The longer I live, the clearer I perceive how unmatchable a compliment one pays when he says of a man "he has the courage to utter his convictions." Mark Twain

    by Persiflage on Sun Dec 30, 2007 at 07:49:13 PM PST

  •  Media ownership rules (4+ / 0-)
    Recommended by:
    Albatross, dotster, Fonsia, cantelow

    are incredibly important.  I'm very glad that Obama is being persistent with the FCC.  

  •  i am either obama or edwards... (3+ / 0-)

    ...but if i may say, isn't toquedeville right that obama has been a bit vague about the degree to which he will take on entrenched corporate interests?

    i ask this genuinely, is there something the obama promoters can direct me to, statements or voting record or whatever, that will let me know as a potential voter that he will be taking on the special interests to the degree that edwards has proclaimed?

    taking on the FCC is good but the FCC is only one head of the beast that needs to be driven back into its lair....

    •  the beast is not the corporations... (3+ / 0-)
      Recommended by:
      Femlaw, bflaff, Mojo Jojo

      ... but the lack of vision and shared American values, which Obama is calling us back to. People are starving for a larger vision.

      The coporatocracy is only the symptom of the illness, not the illness itself. As any doctor or professional counselor knows, focus on one symptom and not the source of the problem, and another symptom will emerge to take its place.

      •  What does (0+ / 0-)

        "shared American values" and a "larger vision" even mean? Pure mumbo jumbo. How is a technocratic neo-liberal like Obama going to provide this country with anything other than the status-quo?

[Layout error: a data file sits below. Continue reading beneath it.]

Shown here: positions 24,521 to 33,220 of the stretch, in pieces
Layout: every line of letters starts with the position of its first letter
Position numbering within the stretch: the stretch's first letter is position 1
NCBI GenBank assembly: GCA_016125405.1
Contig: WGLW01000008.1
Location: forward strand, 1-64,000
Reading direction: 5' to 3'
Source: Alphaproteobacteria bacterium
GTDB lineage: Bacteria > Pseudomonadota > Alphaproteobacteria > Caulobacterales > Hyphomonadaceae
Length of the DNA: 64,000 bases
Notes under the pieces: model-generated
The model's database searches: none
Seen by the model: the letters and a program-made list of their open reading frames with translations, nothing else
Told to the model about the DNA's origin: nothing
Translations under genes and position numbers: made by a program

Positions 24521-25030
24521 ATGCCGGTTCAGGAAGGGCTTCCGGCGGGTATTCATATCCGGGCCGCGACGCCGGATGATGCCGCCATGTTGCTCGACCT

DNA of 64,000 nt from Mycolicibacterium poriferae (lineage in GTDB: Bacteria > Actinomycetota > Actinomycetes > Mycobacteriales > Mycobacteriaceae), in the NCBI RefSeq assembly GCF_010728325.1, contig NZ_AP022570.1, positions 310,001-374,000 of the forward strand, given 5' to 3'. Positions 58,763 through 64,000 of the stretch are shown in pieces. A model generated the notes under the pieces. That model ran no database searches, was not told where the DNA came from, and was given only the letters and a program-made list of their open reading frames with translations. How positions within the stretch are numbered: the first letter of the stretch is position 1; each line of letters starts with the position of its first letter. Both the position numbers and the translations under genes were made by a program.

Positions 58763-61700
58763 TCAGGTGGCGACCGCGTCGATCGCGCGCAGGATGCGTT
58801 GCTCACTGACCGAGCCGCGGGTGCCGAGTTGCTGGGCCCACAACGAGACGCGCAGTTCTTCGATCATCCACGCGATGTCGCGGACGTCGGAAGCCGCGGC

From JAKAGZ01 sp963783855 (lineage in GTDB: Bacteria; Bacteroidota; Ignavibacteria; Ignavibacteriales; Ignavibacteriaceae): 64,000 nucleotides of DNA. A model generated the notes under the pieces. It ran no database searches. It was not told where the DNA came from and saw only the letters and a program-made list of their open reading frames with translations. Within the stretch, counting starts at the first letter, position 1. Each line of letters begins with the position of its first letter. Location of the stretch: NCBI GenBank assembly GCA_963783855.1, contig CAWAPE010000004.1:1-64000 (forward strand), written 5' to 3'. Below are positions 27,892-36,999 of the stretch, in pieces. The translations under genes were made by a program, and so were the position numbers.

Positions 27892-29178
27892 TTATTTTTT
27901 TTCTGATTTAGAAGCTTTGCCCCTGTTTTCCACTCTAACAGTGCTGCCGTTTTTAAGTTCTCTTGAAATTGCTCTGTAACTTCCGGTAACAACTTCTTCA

•  values and vision... (2+ / 0-)
          Recommended by:
          bflaff, Fonsia

          are what we use to get to the future we want. We got into the mess of a status quo we're in now because we acted in ways contrary to our shared American values (e.g., torture, the occupation of Iraq, threatening other countries, tax cuts to the wealthy, not listening to the will of the people... you know the drill).

          But support someone else if you don't agree.

        •  Its about articulating your vision (3+ / 0-)
          Recommended by:
          kpardue, samddobermann, zenobia

          to the country at large so you can build a coalition for change.

          Populist rhetoric about "fighting like hell" plays well on DKos but it turns anyone who isn't a Democratic partisan off. And newsflash -- we're only 37% of the country at best.

          The Democratic party has been far more successful articulating a vision based on calling people to shared values than it has on anger.

          Our principal problem in the past two elections is the lack of a candidate that people a) liked or b) believed.